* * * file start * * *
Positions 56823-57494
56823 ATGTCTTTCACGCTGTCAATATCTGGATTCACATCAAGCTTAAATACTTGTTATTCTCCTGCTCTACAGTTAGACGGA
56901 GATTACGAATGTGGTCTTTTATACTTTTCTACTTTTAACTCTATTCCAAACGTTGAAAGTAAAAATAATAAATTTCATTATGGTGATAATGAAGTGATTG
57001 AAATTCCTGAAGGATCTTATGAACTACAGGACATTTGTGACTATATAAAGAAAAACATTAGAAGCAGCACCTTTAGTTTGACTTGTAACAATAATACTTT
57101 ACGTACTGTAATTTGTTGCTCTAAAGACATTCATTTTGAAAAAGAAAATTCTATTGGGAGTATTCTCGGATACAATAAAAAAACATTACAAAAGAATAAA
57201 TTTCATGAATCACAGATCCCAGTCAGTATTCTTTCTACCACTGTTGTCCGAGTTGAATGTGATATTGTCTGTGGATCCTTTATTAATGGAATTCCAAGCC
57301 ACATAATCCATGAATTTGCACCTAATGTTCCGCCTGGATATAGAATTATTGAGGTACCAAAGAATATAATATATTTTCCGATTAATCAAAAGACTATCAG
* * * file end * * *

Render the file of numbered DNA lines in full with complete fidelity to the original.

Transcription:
Positions 56823-57494
56823 ATGTCTTTCACGCTGTCAATATCTGGATTCACATCAAGCTTAAATACTTGTTATTCTCCTGCTCTACAGTTAGACGGA
56901 GATTACGAATGTGGTCTTTTATACTTTTCTACTTTTAACTCTATTCCAAACGTTGAAAGTAAAAATAATAAATTTCATTATGGTGATAATGAAGTGATTG
57001 AAATTCCTGAAGGATCTTATGAACTACAGGACATTTGTGACTATATAAAGAAAAACATTAGAAGCAGCACCTTTAGTTTGACTTGTAACAATAATACTTT
57101 ACGTACTGTAATTTGTTGCTCTAAAGACATTCATTTTGAAAAAGAAAATTCTATTGGGAGTATTCTCGGATACAATAAAAAAACATTACAAAAGAATAAA
57201 TTTCATGAATCACAGATCCCAGTCAGTATTCTTTCTACCACTGTTGTCCGAGTTGAATGTGATATTGTCTGTGGATCCTTTATTAATGGAATTCCAAGCC
57301 ACATAATCCATGAATTTGCACCTAATGTTCCGCCTGGATATAGAATTATTGAGGTACCAAAGAATATAATATATTTTCCGATTAATCAAAAGACTATCAG